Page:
• Try to maintain 20% to 30% tension in your abs and keep your gaze fixed in front of you
  • Rest for two to four minutes, and repeat three to six times

For some more in-depth exercises on how to improve your raw speed, check out this article: The Best Exercises to Improve Your Sprinting Speed.

2. Kettlebell Swing

If you were to only choose one power-developing exercise to do for the rest of your life, you couldn’t go wrong with the kettlebell swing. A more dynamic hinge than the deadlift, it requires you to generate power while also maintaining stability and, if you do a one-handed version, resisting rotation. In his book Simple & Sinister, StrongFirst founder Pavel Tsatsouline revealed that during lab testing, he achieved full muscle activation in both his lats and glutes using the kettlebell swing, demonstrating the power-creating potential of this movement. It’s a good idea to start with a little less weight than you think you can handle at first, as the goal is to move swiftly, not slowly. Then build up to heavier bells as you master keeping good technique while expressing power. 

  • Stand with your feet shoulder-width apart and a kettlebell on the ground slightly in front of you
  • Grip the bell with both hands and hike it between your legs like a football player would,  but don’t release your grip
  • Reverse the motion in a hip hinge to propel the bell forward and up, squeezing your glutes and keeping your shoulder blades pinned back and down
  • When the bell gets above waist height, let the momentum float it up until it’s level with your chest 
  • Maintaining your grip on the bell, let it start to fall back down, and use the momentum to repeat the “hike” phase
  • Repeat five or six times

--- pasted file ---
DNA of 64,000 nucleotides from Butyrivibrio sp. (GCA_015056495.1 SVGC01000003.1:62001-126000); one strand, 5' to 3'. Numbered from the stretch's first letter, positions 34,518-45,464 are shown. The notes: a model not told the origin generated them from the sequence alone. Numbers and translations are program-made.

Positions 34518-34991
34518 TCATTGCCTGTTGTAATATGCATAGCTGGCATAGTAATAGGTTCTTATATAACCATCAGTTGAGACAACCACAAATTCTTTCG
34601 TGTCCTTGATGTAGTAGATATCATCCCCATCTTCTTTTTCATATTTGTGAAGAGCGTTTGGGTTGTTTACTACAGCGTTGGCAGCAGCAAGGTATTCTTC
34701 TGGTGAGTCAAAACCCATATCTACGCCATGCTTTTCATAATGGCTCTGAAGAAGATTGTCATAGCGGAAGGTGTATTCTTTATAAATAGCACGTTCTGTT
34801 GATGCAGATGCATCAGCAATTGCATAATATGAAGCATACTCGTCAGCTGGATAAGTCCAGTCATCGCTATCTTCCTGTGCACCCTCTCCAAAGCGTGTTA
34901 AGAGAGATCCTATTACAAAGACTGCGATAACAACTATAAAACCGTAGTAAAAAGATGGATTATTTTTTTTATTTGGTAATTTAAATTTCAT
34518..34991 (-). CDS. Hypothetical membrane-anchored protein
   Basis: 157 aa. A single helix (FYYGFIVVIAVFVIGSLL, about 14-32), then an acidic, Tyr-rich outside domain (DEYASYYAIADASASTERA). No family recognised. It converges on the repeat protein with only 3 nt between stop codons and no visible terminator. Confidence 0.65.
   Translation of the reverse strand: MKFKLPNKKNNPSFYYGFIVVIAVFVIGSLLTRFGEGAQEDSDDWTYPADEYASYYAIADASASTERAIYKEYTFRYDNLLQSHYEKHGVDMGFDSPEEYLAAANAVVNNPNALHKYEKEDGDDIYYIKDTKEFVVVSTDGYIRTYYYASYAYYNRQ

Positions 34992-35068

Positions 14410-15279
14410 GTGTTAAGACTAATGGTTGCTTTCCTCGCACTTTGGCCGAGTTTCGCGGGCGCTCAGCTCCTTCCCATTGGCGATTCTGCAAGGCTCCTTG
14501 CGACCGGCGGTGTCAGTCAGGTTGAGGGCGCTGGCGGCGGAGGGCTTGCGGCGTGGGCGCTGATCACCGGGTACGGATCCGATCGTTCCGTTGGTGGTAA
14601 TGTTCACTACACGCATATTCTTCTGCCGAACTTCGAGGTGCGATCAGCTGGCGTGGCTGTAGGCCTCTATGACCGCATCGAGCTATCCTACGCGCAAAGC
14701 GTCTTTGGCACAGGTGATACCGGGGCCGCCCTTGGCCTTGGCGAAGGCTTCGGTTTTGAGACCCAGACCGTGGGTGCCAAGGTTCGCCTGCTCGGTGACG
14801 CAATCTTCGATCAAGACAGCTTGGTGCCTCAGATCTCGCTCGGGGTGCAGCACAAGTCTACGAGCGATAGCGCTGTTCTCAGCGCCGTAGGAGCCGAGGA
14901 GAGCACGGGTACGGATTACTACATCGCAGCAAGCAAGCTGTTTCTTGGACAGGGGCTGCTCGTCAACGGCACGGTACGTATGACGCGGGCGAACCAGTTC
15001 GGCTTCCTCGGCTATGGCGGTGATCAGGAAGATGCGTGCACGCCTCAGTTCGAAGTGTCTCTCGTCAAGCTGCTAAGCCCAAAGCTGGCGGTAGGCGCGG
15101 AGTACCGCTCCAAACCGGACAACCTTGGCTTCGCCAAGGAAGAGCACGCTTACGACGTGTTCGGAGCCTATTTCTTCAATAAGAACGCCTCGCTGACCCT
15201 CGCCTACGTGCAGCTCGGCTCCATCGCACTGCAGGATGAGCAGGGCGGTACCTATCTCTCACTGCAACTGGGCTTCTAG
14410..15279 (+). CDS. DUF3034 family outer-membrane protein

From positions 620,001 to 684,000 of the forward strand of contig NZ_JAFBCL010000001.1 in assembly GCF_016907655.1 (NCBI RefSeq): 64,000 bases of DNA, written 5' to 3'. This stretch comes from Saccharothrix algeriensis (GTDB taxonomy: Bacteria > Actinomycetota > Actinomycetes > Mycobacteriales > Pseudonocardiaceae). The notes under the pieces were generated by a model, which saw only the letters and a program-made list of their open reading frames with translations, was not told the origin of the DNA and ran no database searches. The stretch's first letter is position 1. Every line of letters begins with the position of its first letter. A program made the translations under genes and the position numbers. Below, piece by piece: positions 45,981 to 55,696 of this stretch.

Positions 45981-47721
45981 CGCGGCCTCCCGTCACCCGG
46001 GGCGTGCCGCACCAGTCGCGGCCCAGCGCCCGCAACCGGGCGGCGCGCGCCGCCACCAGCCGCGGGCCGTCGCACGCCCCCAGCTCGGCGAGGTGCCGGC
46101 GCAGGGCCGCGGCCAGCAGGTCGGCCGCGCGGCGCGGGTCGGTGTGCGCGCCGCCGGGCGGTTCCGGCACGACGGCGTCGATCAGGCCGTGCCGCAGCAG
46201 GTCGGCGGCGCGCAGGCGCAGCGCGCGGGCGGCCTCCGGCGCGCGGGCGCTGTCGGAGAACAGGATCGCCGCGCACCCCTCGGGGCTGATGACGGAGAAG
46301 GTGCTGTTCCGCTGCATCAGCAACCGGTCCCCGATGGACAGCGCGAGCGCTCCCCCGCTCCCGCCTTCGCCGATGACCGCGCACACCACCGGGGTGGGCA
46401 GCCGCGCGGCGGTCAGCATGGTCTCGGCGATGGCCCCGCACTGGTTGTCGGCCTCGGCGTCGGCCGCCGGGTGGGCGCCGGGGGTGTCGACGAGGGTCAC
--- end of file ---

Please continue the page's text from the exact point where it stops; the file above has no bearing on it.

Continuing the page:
• Rest two to four minutes and repeat four to six times

This one can be sort of tricky to master. Using this step-by-step guide (with images and videos) can help you get the hang of it more quickly.

3. Depth Jump

Box jumps are very effective, but depth jumps — stepping down from a lower box or bench and then exploding quickly up off the ground — are a great progression. Before you start any kind of explosive jumping, first get in a few weeks of skipping rope or doing smaller jumps in place to build up your load tolerance. Also, be sure to focus on sticking the landing. Make sure your knees don’t collapse inward (aka, valgus knee) and that you tense your abs upon impact and stay tall rather than folding. This way, you’re much less likely to get hurt. 

  • Stand on a low bench or plyo box
  • Step down off it, and land with both feet with a slight knee bend
  • As soon as your feet touch the ground, leap powerfully into the air
  • Use an arm swing to generate more upward motion
  • Land on the balls of your feet, tap your heels to the floor
  • Repeat these steps four to six times
  • Rest two to four minutes and repeat four to six times
  • You can also finish the movement by jumping up onto a higher box.

4. Medicine Ball Slam

The deadlift and kettlebell swing both involve opening up your hips in a powerful way. Another potent way to work the hinge pattern is to close the hips forcefully. And there’s no better way to do it than with a medicine/slam ball slam (yes, I know I used the word “slam” twice in this sentence). The beauty of this exercise is that it is very simple, involves you working on two archetypal movement patterns (overhead press to hip hinge), and is easy to do in a home gym with a readily available and pretty affordable tool.